The British Antarctic Survey found that during past periods of high carbon dioxide, temperatures in Antarctica were up to 6C above current levels. This could cause a sea level rise of up six metres, threatening coastal cities like London, New York and San Francisco.
It is the latest research to warn of the consequences of increased greenhouse gases on the Earth's climate. Yesterday a study warned that carbon dioxide produced by man is now rising at record rates putting the world on a pathway for a 6C rise in temperature.
All the recent studies are adding pressure on world leader to agree in international deal on climate change at a UN summit in Copenhagen this December.
Louise Sime, lead of the British Antarctic Survey study, looked at ice cores to see how temperatures changed during periods of high carbon dioxide
She found that during the last period of high CO2, 125,000 years ago, temperatures were up to 6C higher than present day levels.
Such a hike in temperature could lead to a rise in sea levels of between 4 to 6 metres over hundreds of years as the ice sheets melt.
"We didn't expect to see such warm temperatures, and we don't yet know in detail what caused them. But they indicate that Antarctica's climate may have undergone rapid shifts during past periods of high CO2."
Dr Sime said the study suggests that current high levels of CO2 could also cause a rise in temperature. She said further research could predict the affect on sea level rise.
"If we can pin down how much warmer temperatures were in Antarctica and Greenland at this time, then we can test predictions of how melting of the large ice sheets may contribute to sea level rise."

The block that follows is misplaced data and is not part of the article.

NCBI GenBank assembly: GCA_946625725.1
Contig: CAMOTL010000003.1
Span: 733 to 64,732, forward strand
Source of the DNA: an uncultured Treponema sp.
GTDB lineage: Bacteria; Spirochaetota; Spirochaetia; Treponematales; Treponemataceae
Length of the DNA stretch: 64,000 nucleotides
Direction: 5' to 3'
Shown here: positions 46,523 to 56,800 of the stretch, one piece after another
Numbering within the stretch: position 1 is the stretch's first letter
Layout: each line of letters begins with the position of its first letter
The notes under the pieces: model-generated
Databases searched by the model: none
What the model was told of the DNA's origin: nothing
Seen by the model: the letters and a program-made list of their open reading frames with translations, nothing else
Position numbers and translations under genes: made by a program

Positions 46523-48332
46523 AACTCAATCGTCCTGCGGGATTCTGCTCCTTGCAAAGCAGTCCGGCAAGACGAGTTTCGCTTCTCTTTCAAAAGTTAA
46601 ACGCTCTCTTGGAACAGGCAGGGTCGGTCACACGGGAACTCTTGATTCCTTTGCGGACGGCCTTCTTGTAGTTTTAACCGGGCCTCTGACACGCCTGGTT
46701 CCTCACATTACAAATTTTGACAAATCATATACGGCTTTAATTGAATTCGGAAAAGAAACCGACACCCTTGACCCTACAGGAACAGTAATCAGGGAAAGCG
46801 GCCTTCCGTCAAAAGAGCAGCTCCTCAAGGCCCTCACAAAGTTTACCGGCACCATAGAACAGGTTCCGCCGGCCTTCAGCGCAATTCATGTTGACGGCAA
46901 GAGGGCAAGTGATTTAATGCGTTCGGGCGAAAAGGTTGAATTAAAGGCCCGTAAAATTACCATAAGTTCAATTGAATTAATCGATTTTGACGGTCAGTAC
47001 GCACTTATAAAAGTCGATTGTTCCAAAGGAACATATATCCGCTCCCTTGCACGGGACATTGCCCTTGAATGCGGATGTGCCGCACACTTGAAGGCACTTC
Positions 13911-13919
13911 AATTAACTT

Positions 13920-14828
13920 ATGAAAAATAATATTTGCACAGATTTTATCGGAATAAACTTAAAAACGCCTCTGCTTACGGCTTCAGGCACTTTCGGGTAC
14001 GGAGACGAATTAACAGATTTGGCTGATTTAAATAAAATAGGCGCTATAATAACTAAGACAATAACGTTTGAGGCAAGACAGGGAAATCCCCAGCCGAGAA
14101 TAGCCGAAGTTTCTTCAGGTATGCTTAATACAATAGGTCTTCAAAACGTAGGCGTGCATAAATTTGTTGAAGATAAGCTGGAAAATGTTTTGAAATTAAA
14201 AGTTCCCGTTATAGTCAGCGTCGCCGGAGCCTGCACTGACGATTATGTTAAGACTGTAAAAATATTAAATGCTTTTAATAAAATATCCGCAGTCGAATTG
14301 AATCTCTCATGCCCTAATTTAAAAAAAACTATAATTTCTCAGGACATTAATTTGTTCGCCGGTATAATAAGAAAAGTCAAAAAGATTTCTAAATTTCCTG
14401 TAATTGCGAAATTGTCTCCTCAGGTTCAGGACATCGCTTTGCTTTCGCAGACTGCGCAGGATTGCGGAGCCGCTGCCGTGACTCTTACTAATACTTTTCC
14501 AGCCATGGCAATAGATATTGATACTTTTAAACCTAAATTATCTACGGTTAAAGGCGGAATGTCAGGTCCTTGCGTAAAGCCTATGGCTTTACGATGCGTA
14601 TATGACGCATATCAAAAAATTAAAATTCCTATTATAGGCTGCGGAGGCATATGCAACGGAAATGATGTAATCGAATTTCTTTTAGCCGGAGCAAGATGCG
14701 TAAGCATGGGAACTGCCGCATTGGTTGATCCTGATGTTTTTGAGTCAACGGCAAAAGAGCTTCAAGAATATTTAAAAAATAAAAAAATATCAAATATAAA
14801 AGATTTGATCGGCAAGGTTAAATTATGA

A study out yesterday found that carbon dioxide levels rose by almost a third in the last seven years. The research in Nature Geoscience warned that if the world continues to pump out pollution at such a rate it will cause temperatures to rise by 6C, causing massive droughts, extinction of species and sea level rise.
Today another study added to the urgency by claiming that the oceans are losing their ability to absorb CO2. Samar Khatiwala of Columbia University, found that the proportion of fossil fuel emissions absorbed by the oceans since 200 may have decline by as much as 10 per cent.
"What our ocean study and other recent land studies suggest is that we cannot count on these sinks operating in the future as they have in the past, and keep on subsidising our ever-growing appetite for fossil fuels," he said.
But Dr Wolfgang Knorr, of Bristol University, who has been studying the same subject said there is not yet enough evidence to prove that the Earth is losing its ability to absorb CO2.